Asteroid impact moved the Moon’s north and south poles by about 186 miles in 4.25 billion years

Scientists have revealed in a new study that ancient collisions with asteroids actually drove the Moon’s north and south sides about 186 miles.

A team at NASA’s Goddard Space Flight Center in Maryland used computer simulations to ‘erase’ thousands of craters from the lunar surface – as if they were going back to a time of 4.25 billion years ago when craters did not exist.

His work led him to discover that asteroid impacts ‘wandered’ the location of the poles by 10 degrees in latitude, or about 186 miles. To put that in perspective, the total diameter of the Moon is 2,159 miles.

These wandering poles could teach scientists more about the poles, which are considered a region more prized because of the frozen water discovered there.

Scientists reveal in a new study that ancient collisions with asteroids actually drove about 186 miles on the north and south sides of the Moon.

Scientists reveal in a new study that ancient collisions with asteroids actually drove about 186 miles on the north and south sides of the Moon.

A team at NASA's Goddard Space Flight Center in Maryland used computer simulations to 'erase' thousands of craters from the lunar surface.  GRAIL gravity model GRGM1200B (left), and GRGM1200B with 5197 crater gravity anomalies removed (right)

A team at NASA’s Goddard Space Flight Center in Maryland used computer simulations to ‘erase’ thousands of craters from the lunar surface. GRAIL gravity model GRGM1200B (left), and GRGM1200B with 5197 crater gravity anomalies removed (right)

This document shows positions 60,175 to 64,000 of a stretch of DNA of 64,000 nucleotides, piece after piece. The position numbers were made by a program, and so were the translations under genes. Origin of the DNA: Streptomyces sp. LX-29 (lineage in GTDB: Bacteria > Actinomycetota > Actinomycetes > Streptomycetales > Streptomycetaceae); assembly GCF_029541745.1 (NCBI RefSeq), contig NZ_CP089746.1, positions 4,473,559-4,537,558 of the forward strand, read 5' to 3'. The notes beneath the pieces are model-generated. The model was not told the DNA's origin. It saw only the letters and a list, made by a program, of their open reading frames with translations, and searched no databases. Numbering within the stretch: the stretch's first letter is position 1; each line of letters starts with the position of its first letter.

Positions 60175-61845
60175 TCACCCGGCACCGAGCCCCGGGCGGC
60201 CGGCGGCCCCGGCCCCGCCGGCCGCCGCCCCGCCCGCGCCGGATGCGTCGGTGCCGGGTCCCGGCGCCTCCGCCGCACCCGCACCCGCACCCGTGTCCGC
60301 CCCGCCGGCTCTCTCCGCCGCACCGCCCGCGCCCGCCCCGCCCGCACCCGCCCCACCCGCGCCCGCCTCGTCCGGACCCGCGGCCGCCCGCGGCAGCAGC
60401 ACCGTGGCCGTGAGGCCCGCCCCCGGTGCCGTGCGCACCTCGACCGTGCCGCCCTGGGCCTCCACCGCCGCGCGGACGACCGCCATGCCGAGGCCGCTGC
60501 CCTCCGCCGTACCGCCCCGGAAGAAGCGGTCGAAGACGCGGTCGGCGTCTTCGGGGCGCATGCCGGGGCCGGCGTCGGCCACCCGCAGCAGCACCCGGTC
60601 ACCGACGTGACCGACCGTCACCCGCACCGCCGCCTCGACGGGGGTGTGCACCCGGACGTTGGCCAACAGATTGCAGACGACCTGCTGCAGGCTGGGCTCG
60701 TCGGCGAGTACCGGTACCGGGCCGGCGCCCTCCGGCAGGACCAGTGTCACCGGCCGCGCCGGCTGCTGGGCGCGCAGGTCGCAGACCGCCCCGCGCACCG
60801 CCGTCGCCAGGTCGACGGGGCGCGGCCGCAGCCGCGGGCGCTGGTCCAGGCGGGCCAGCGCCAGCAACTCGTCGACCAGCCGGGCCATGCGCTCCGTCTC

His work led him to discover that asteroid impacts 'wandered' the location of the poles by 10 degrees in latitude, or about 186 miles.  To put that in perspective, the Moon's total diameter is 2,159 miles.  Is

His work led him to discover that asteroid impacts ‘wandered’ the location of the poles by 10 degrees in latitude, or about 186 miles. To put that in perspective, the Moon’s total diameter is 2,159 miles. Is

Vishnu Viswanathan, a NASA Goddard scientist who led the study, said in a statement: ‘Based on the Moon’s cratering history, polar wander appears to be moderate enough for water to remain in shadow near the poles and enjoy stable conditions over billions of times. is of years.’

Asteroid impacts excavate the mass and leave depressions in the surface, or pockets of lower mass, but the Moon will re-orient itself to bring those pockets toward the poles – while areas of higher mass can be removed through centrifugal force. bring to the equator.

As NASA a . noted in blog postThis is the same force that causes pizza dough to stretch when a chef tosses it and rolls it into the air.

‘If you look at the Moon with all these craters, you can see in the gravitational field data,’ said David Smith, principal investigator of the Lunar Orbiter Laser Altimeter. ‘I thought, “Why not just suck out one of those craters, remove the sign completely?”‘

Top, left: The Hammer projection map centered at 270° E shows an uneven distribution of craters with a diameter of 20–150 km.  Above, right: Map of Lunar Gravitational Anomalies Degrees and Orders 650 .  extended to

Top, left: The Hammer projection map centered at 270° E shows an uneven distribution of craters with a diameter of 20–150 km. Above, right: Map of Lunar Gravitational Anomalies Degrees and Orders 650 . extended to